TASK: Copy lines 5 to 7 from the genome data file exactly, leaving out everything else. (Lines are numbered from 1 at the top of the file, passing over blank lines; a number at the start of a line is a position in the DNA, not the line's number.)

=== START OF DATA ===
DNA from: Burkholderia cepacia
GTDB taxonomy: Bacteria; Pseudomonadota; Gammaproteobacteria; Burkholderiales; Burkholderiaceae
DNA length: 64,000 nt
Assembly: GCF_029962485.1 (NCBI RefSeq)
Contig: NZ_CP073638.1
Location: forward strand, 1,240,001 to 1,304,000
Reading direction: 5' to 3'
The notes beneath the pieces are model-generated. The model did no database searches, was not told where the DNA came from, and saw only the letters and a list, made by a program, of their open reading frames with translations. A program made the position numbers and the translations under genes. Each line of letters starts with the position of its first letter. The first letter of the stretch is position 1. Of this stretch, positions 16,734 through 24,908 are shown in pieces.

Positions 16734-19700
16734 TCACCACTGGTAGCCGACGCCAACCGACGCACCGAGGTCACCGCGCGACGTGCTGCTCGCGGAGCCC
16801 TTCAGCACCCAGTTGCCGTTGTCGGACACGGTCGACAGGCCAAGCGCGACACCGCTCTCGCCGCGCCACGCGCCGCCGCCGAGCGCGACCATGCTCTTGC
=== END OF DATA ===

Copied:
Contig: NZ_CP073638.1
Location: forward strand, 1,240,001 to 1,304,000
Reading direction: 5' to 3'